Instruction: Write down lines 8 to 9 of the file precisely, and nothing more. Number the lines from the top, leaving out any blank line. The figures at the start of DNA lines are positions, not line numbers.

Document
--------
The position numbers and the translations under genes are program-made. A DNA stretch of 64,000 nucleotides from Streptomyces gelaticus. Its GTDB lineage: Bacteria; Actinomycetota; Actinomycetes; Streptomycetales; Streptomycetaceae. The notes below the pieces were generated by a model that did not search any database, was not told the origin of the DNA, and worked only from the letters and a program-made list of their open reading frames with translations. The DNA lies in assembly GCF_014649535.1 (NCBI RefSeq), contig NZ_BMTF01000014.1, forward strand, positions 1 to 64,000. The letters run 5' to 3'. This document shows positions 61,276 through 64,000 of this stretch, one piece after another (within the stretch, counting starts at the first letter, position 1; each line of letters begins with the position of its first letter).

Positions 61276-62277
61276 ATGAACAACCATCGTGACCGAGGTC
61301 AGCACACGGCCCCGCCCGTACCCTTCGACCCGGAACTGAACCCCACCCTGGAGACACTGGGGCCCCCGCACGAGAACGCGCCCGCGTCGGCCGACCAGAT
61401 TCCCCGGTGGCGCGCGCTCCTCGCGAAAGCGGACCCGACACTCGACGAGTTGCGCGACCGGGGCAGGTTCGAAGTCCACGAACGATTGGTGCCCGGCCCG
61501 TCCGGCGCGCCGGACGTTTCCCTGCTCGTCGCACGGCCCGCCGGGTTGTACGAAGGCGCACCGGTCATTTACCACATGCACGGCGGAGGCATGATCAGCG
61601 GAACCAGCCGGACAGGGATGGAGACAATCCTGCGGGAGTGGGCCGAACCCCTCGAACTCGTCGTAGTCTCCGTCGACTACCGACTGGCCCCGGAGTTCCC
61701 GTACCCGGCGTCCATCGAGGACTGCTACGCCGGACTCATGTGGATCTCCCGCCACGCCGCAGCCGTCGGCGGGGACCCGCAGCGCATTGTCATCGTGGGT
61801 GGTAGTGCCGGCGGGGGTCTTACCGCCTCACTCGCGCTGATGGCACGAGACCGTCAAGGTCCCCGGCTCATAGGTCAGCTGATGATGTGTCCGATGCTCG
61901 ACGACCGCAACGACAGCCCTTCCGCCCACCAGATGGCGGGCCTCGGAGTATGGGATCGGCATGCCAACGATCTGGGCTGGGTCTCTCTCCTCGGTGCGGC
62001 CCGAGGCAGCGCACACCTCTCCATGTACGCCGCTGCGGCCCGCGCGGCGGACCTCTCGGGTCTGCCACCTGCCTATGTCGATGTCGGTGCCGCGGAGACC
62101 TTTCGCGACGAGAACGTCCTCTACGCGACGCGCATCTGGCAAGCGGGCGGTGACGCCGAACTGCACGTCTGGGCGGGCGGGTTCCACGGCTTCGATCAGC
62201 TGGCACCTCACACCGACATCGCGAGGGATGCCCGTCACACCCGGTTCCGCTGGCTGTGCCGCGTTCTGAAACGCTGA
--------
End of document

61701 GTACCCGGCGTCCATCGAGGACTGCTACGCCGGACTCATGTGGATCTCCCGCCACGCCGCAGCCGTCGGCGGGGACCCGCAGCGCATTGTCATCGTGGGT
61801 GGTAGTGCCGGCGGGGGTCTTACCGCCTCACTCGCGCTGATGGCACGAGACCGTCAAGGTCCCCGGCTCATAGGTCAGCTGATGATGTGTCCGATGCTCG